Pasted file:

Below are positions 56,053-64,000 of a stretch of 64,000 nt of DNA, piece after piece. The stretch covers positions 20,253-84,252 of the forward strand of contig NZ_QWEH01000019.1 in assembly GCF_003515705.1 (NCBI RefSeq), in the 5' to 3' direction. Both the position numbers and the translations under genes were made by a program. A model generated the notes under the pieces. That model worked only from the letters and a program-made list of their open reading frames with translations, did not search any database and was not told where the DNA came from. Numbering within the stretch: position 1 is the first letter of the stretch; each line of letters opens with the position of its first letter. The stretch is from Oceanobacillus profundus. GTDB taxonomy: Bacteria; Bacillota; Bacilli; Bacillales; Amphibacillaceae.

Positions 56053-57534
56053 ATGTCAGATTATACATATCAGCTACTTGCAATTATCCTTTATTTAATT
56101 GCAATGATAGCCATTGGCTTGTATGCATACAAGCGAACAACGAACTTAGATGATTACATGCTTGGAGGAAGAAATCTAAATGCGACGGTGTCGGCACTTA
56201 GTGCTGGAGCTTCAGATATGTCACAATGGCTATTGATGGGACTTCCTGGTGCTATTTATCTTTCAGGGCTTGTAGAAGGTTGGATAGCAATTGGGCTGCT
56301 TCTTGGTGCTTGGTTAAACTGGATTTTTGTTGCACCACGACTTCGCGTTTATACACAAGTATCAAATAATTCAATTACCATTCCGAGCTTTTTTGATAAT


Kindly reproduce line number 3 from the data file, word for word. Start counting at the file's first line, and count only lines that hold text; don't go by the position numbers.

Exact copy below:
56053 ATGTCAGATTATACATATCAGCTACTTGCAATTATCCTTTATTTAATT